the pay of Midshipmen on active duty ($78 per month).
Contract students are civilians who have contracted with the
Navy to accept a commission in the Navy or Marine Corps Reserve, and
who are designated Reserve Midshipmen for administrative purposes
only. They do not receive the compensation or benefits paid to those
in the Regular category. They are entitled to the uniforms provided
the Regulars, and they receive payment of commuted rations during
their final two years of NROTC training ($24 per month). During the
vacation period, between their junior and senior years in college,
they are required to make a three-week cruise. Upon graduation and
commissioning they may, if so desired, and providing their services

272

Naval Science

are required, apply for active duty and serve for two years, with
the further option of applying for retention in regular service if
selected.
A third type, the Naval Science Student, may also enter the NROTC
program. These students take selected parts of the NROTC curriculum
as elective for credit, but have no "ties* with the program. Navigation and Naval Law are the two subjects which have drawn most of
these special students (usually veterans wanting to take "refresher"
courses in connection with their Reserve commissions).
Morley P, Thompson, Class of 1948, was the Battalion Commander
throughout the year, and as such, held the rank of Midshipman Lieutenant Commander, In May, 1948, Midshipman James M, Brannaman, Class
of 1949, was awarded the annual MAGNELL-BIERI AHARD as the outstanding Midshipman of the year; he was presented a Hamilton wrist watch,
appropriately engraved.
Early in the Autumn Quarter the QUARTERDECK SOCIETY was established, patterned after similar social and professional clubs in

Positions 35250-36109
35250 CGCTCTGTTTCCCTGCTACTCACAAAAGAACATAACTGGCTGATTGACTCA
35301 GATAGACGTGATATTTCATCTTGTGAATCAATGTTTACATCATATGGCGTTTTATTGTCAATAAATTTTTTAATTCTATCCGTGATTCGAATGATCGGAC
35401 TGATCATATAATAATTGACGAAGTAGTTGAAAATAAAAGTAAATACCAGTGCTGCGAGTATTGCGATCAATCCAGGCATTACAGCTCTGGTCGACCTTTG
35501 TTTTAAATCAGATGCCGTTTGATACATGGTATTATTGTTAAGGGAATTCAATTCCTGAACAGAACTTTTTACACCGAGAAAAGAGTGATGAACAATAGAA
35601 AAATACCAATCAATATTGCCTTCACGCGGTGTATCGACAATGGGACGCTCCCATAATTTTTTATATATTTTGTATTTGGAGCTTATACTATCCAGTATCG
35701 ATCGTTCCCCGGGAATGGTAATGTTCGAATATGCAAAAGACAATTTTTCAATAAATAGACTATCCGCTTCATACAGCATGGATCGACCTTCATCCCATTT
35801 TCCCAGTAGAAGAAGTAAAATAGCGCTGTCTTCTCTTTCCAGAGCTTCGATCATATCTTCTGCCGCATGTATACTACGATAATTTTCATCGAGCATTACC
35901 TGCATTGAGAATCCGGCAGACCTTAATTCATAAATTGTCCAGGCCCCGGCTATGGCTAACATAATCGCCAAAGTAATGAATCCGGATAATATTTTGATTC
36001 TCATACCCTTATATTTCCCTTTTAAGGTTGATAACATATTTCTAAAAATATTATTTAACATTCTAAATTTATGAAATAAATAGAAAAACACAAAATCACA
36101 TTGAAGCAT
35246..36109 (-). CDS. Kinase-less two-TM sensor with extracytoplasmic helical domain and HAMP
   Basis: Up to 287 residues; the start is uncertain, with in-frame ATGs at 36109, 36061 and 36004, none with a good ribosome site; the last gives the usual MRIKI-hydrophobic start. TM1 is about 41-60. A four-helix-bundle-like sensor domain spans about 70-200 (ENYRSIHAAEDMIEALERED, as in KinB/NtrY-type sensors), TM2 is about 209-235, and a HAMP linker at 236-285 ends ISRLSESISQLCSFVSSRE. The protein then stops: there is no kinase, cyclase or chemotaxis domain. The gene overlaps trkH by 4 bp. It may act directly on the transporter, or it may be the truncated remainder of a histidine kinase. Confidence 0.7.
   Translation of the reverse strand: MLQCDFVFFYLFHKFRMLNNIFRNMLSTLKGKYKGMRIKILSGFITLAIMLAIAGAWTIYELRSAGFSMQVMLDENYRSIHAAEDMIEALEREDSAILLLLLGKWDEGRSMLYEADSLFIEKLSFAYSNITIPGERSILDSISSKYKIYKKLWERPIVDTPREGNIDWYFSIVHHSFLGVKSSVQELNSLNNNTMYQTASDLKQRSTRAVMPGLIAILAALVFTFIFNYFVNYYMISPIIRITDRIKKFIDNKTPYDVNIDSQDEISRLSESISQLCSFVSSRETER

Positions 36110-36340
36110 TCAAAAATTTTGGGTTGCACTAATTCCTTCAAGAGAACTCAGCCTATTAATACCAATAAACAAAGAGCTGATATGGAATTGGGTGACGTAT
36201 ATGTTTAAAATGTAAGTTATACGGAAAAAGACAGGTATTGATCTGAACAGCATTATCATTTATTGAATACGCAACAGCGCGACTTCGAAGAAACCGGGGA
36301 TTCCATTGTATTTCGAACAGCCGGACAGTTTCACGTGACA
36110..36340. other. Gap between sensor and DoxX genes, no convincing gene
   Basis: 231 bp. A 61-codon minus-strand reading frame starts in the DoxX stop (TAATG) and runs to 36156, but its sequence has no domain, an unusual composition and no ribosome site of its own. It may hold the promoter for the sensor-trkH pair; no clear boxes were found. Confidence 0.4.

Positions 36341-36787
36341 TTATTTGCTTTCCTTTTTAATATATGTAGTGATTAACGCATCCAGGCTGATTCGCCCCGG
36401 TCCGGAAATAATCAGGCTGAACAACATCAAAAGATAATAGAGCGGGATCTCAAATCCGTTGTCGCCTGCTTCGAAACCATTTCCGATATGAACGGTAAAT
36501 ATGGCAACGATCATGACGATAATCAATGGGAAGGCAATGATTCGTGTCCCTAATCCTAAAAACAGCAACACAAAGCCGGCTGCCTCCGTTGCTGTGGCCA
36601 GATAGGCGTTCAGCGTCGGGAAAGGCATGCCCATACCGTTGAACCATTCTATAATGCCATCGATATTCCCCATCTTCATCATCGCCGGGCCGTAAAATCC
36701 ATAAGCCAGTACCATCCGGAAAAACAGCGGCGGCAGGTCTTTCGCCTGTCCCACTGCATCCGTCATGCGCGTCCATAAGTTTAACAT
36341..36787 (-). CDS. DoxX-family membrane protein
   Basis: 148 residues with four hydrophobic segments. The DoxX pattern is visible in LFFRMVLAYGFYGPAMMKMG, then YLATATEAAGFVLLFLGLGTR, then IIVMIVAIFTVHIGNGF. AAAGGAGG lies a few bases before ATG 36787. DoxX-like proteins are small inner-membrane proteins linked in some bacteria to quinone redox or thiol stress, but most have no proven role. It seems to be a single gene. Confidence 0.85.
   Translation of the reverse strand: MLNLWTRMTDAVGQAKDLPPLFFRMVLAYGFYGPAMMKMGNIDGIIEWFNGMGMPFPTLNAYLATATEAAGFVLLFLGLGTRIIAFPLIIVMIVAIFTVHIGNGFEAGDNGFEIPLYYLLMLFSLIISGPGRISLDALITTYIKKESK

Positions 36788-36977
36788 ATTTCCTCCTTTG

other NROTC Units, The aims of this club are to form a more perfect
bond between Midshipmen and the Officers of the United States Navy;
to promote and further the interests and prestige of Naval activities
at Stanford University; to uphold the customs and traditions of the
United States Navy; to further the professional knowledge of the members through frequent lecture and discussion sessions conducted by
outstanding leaders in various fields.
Another NROTC-sponsored activity, the NROTC Pistol Team, placed
4th in the nationwide SECRETARY OP THE NAVY TROPHY MATCH, which is
all the more creditable when it is considered that this was only the
second year of such competition for most of the members of the team.
By the end of the academic year, eight graduating students had
been commissioned as Reserve Officers! six received commissions as
Ensigns in the Line, USNR, one was commissioned as an Ensign of the
Supply Corps, USNR, and one was commissioned as a Second Lieutenant
in the United States Marine Corps Reserve*
Indications are that the enrollment in the Autumn Quarter of the
next academic year will be considerably larger than the normally expected quota under the Holloway Plan, Such an expansion of the NROTC
Program parallels the general expansion of all training within the
National Military Establishment,
7SOM K. DAVIS
Captain, United States Navy
Professor of Naval Science

Physical Education and Athletics

273

PHYSICAL EDUCATION AND ATHLETICS

The departmental staff for the academic year 1947-48 consisted


of the following persons:
(1)

Administrative Personnel Alfred R. Masters, Director of Athletics and Physical Education; Eunice Du Prau, Office Manager and Executive Secretary; Donald E. Liebendorfer, News Service Director and
Administrative Assistant; D. Gene Coldiron, Manager of Operations (Until August 1, 1948); Robert G. Young, Manager
of Operations (From August 1, 1948); Jacob C. Irwin, Mana
ger, Encina Gym Store; Emanuel B. McDonald, Superintendent,
Athletic Buildings and Grounds; E. W. Van Gorder, Superintendent, Stanford Golf Course; Mr. and Mrs. Allen Poss, Codirectors, Stanford Riding School

(2)

Athletic and Physical Education Personnel (a) Football: Marchmont Schwartz (Director)
Philip Bengtson, Ray Hammett, Allen H. Elward and
Charles Taylor
(b) Basketball: Everett S. Dean (Director)
Philip Bengtson and Jack Dana, Student Assistant